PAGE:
Sure, you’ll discover gizmos and flying contraptions… art and agriculture… music and mathematics. You’ll witness spectacular scientific breakthroughs, the number “0” and a man’s footprint on the moon. You’ll also find automobiles with so many cup holders, you won’t know where to holster your oversized 7/11 Big Gulp.

But you’ll also scratch you head. Perhaps you’ll even weep. And if you think hard enough, you’ll put a few things to serious question…

“Central banks?” “Modern democracy?” “The Rosie O'Donnell Show?”

How has mankind survived such atrocities? Self inflicted, no less! And why, moreover, does he rush so earnestly to repeat and replay his worst mistakes?

Don’t be too hard on yourself, Dear Reader. After all, repetition is nothing new…

You’ll recall that it was the Greeks who first gave the world democracy – from the Greek, dēmokratía, literally “Rule by 'People'”. (And yes, it was those very same Greeks who put their own beloved Socrates to death… by a majority vote of 140-361.)

Today, democracy is a cherished tenet of “the West.” It is woven into the civic religion, sewn into the social fabric. Men march off eagerly to fight for it, to proselytize it … and to die in forgotten ditches defending it.

At least, that’s what they believe they’re doing. As usual, the poor saps have been duped. Herewith, a little historical context…

The phrase “Making the world safe for democracy” was actually a marketing slogan, coined back in the 1910s, as a way to sell “The Great War” to America. Weary from their own disastrous Civil War just a few decades earlier, in which hundreds of thousands gave up the ghost, Americans were mostly inward looking at the time. That is to say, they wanted little to do with what they largely saw as a “European affair.”

Polls might have indicated no appetite for battle… but the nation’s politicians were nonetheless starved for military misadventure. They sensed big profits abroad, both in manufacturing armaments and making onerous bank loans to foreign lands. Sure, “the nation” would have to fill tank and trench with warm young bodies… but very few soldiers would carry senatorial surnames along with their rifles.

And so, after a public relations campaign of truly epic proportions, America marched off to war… wrapped in the delusion they had freshly been sold.

Eddie Bernays, the man who coined the phrase and, thus, peddled the war to America, made a fortune for his efforts. He was even invited by Woodrow Wilson to attend the Paris Peace Conference, in 1919, as a show of gratitude for his services.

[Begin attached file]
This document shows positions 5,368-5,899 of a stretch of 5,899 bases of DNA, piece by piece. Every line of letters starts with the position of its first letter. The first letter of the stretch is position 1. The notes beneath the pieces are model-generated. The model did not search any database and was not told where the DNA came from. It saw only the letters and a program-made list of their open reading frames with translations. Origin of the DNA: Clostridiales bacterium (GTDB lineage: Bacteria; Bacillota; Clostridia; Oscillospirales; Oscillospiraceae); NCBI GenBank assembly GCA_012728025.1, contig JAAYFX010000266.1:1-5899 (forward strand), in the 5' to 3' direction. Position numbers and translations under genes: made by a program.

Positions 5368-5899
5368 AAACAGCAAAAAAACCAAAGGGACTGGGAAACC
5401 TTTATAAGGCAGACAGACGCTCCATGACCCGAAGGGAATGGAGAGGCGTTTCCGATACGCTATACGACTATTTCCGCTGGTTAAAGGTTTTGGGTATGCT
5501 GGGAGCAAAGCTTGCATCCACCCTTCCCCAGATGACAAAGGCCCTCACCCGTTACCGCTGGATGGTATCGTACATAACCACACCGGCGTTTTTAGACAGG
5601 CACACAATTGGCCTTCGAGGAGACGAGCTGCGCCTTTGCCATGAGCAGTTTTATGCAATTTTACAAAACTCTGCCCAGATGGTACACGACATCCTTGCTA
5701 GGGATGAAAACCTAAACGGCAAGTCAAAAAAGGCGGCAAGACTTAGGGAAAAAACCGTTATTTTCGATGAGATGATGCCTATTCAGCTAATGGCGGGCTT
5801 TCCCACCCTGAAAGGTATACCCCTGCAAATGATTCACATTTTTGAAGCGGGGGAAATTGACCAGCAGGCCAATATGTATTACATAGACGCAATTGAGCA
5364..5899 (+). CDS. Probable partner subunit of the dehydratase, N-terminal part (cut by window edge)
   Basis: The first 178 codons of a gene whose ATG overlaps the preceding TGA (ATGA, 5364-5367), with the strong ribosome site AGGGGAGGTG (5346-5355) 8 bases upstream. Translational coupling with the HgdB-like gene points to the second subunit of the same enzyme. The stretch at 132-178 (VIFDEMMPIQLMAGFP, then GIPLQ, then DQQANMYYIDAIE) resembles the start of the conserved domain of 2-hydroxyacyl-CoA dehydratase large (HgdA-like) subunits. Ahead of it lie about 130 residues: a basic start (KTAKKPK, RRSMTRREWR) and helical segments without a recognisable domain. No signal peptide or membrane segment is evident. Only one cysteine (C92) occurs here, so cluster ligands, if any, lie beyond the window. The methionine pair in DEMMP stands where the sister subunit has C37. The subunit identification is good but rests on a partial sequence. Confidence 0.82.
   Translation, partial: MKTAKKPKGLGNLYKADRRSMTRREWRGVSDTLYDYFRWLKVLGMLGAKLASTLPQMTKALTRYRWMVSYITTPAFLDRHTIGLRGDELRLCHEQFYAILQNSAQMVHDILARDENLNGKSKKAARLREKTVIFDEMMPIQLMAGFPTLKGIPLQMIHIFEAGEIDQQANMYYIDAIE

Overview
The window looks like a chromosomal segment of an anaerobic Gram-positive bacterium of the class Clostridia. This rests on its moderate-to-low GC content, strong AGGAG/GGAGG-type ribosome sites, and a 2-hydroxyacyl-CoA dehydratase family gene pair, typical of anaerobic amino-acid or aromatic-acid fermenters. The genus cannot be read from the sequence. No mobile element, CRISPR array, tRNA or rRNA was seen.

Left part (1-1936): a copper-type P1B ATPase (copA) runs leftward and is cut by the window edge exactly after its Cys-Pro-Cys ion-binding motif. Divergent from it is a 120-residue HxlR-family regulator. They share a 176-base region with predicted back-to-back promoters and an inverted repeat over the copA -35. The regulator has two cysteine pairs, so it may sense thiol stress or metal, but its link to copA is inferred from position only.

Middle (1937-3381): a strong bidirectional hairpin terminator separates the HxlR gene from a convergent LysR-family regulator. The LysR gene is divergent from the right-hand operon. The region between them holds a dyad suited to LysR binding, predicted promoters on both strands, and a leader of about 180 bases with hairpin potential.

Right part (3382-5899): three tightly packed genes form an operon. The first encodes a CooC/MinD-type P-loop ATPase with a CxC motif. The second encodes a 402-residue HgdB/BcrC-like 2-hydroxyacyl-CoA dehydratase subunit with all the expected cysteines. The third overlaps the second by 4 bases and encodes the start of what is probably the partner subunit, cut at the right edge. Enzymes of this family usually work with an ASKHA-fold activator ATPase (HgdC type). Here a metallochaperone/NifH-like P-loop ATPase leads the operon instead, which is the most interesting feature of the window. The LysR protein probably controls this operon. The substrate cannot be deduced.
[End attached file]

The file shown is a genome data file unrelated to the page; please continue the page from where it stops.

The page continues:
There, Bernays learned the full impact of his “democracy” slogan. An obviously bright fellow, the surreal experience caused him to think…

If people will line up to kill one another under influence of a mere marketing campaign… they could surely be convinced to do, say and buy just about anything!

Bernays was right. In fact, he wrote a series of books, detailing his insights. They included Crystallizing Public Opinion (1923), A Public Relations Counsel (1927) and a neat little number titled Propaganda (1928), in which Bernays laid out the blueprint for mass social and psychological manipulation.

The collected works went on to become a huge success… and the favorite of none other than Joseph Goebbles, Reich Minister for Propaganda in Nazi Germany between 1933-45.

Bernays himself, writing in his 1965 autobiography, recalls a dinner at home in 1933 where…

Karl von Wiegand, foreign correspondent of the Hearst newspapers, an old hand at interpreting Europe and just returned from Germany, was telling us about Goebbels and his propaganda plans to consolidate Nazi power. Goebbels had shown Wiegand his propaganda library, the best Wiegand had ever seen. Goebbels, said Wiegand, was using my book Crystallizing Public Opinion as a basis for his destructive campaign against the Jews of Germany. This shocked me. [...] Obviously the attack on the Jews of Germany was no emotional outburst of the Nazis, but a deliberate, planned campaign.

It is indeed chilling to think of such a heinous undertaking as being engineered, blueprinted, premeditated and carried out according to some kind of script. And yet, there it is… in Bernays’ own words, the “Father of Propaganda.”

Having acquired somewhat of a tainted reputation-by-association, propaganda, itself, underwent a “strategic rebranding” after WWII. But make no mistake, the very same métier thrives to this day, under the more socially palatable designation, “Public Relations.”

Still, a ruse by any other name…

“Could we be so stupid again?” wonders the gentle reader. “Might the mob still be swayed by what Charles Mackay termed ‘extraordinary popular delusions and the madness of crowds?’”

Why, of course! That’s the nature of the mob!

Whether in love, finance, politics or any other matter, man is ever wont to be convinced, assured, persuaded, often against his own best interests. Few are the absurdities in which he will not take refuge, invest his hard-earned capital or squander his morality.

All he needs is a good story, something to arrest his imagination and cauterize his capacity for reason. A distraction from his lonely, quotidian existence.

That, and a few crumbs to pass his lips.

The Roman poet, Juvenal, recognized as much when he mocked the panem et circenses (bread and circuses) stratagem almost two millennia ago. In his Satire X, he referred to the Annona (a kind of grain dole) and the famous circus games, held in the Colosseum and elsewhere, as designed to keep the unthinking population fed and happy.

Look around you today, Dear Reader. What do you see, two millennia later, in the Year of Their Lord, 2019 AD?

Stadium sports matches… food stamp programs… and of course, the greatest bread and circuses show ever, modern representative democracy…

Now, as then, the show goes on!